Pollution Monitoring and Assessment Program
Although the islands of the western Pacific are relatively isolated from pollutants generated by the industrialized nations of the world, many are experiencing self imposed environmental degradation as a result of increased population growth and commercial development. Past and present military activities have also contributed significantly to disturbances in environmental quality on several islands, particularly Guam and Saipan. While some research has been directed towards evaluating the extent of such disturbance on terrestrial communities, relatively little attention has been directed towards identifying the impact of key contaminants, like heavy metals, PCBs and PAHs on the coastal waters of these island’s and their marine resources traditionally harvested for food by local inhabitants.
Mindful of such data deficiencies, WERI initiated a research program in 1997 to monitor the distribution and abundance of heavy metals, PCBs and polycyclic aromatic hydrocarbons four harbor locations in Guam. These environments were selected for study because of the diversity of ongoing anthropogenic activities occurring in and around them. They thus represented environments where worst-case scenario conditions would likely prevail. The program initially focused on surface sediments in order to identify potential hot-spots and delineate areas of contamination. Subsequently, an assemblage of biotic representatives were examined to determine contaminant mobilization rates into dominant ecosystem representatives, especially edible species and those with known or suspected bioindicator capability.
In 1999, a similar study was established for Tanapag Lagoon on the western shore of central Saipan. This large lagoon is heavily impacted by the activities of man including a major seaport and bulk fuel facility, a sewer outfall, and a municipal dump. The area is also heavily inundated by stormwater runoff during prolonged periods of wet weather. Contaminant profiles in surface sediments have been mapped and levels in dominant ecological representatives, including edible and potentially useful bioindicator species are currently being assessed. A major study of mercury, arsenic and PCBs in food fishes from within the lagoon is now complete and is being evaluated to determine potential health risks, if any, to local consumers.
Pollution monitoring and assessment studies in Saipan are currently focused on delineating a mercury hotspot in the northern section of Garapan Lagoon. This lagoon lies immediately to the south of Tanapag Lagoon and is impacted largely by urban runoff. Soil from drainage basins within the Garapan area and sediments from the coastal belt are being analyzed in an attempt to locate the source of contamination and identify drainage pathways into the lagoon. Biotic representatives from this popular fishing spot are also being considered.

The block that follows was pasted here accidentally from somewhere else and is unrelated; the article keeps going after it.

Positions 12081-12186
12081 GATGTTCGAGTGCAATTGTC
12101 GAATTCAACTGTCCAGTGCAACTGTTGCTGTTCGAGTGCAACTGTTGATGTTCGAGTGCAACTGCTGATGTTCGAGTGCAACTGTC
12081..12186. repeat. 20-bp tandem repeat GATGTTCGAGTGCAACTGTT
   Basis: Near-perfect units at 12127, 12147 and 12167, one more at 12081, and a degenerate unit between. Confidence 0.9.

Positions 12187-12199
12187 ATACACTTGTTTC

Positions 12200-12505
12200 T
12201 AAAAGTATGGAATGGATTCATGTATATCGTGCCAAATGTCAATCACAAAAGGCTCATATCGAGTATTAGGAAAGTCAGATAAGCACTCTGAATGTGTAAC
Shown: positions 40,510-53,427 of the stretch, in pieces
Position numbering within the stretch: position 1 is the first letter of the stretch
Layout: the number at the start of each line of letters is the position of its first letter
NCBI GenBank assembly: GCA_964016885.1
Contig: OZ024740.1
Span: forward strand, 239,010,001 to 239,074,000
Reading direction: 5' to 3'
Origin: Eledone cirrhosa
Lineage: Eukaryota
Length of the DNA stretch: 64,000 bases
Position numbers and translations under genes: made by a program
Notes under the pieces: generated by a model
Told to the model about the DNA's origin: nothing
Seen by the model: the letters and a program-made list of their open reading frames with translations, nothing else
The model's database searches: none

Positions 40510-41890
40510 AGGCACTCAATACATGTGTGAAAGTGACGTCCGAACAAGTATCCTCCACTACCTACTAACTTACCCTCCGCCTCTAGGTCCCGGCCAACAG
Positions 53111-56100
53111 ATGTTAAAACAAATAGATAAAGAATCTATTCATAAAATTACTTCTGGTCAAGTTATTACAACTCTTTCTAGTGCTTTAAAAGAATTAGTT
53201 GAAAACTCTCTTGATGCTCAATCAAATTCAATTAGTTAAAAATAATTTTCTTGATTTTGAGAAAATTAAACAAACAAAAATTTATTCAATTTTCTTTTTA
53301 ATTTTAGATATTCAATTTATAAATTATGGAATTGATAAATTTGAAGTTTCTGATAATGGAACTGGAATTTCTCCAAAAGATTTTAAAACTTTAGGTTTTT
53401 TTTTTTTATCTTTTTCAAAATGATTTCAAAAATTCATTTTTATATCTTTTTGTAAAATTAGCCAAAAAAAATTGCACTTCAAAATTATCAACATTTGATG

In Guam, a recently completed study determined the impact of a municipal dump on the fisheries resources of Pago Bay on the western side of the island. This dump has been in continuous use for over 50 years and has been operating at over capacity for the last 20. The western borders of the dump encroach on wetlands that drain into the Lonfit River. This rather picturesque stream converges with the Sigua River further downstream to form the Pago River, which in turn drains into Pago Bay on the eastern side of the island. Local residents fish all three rivers and the bay for food, and the adjacent lands support a variety of agricultural activities including subsistence farming. Unlike modern landfills, the dump is unlined and does not have a leachate retention system in place. As a result, streams of brown, foul smelling leachate flow intermittently from the dump´s perimeter during wet weather conditions and course their way down gradient into the Lonfit River valley below.
Past chemical characterization of the leachate indicates that heavy metals are the contaminants of primary concern both from an ecological and human health perspective. This fact has promoted speculation that fisheries resources from these waters are heavy metal enriched to the point of being unfit for human consumption. In light of this, recent chemical analyses of abiotic and biotic components from the rivers and bay were surprising and indicate that local topographic and climatic conditions continually conspire to produce natural cleansing processes that prevent heavy metal accumulation from occurring within the watershed.
WERI’s involvement in pollution monitoring throughout the region is intended to be ongoing and is specifically designed to produce data of value to those involved with environmental protection and resource management.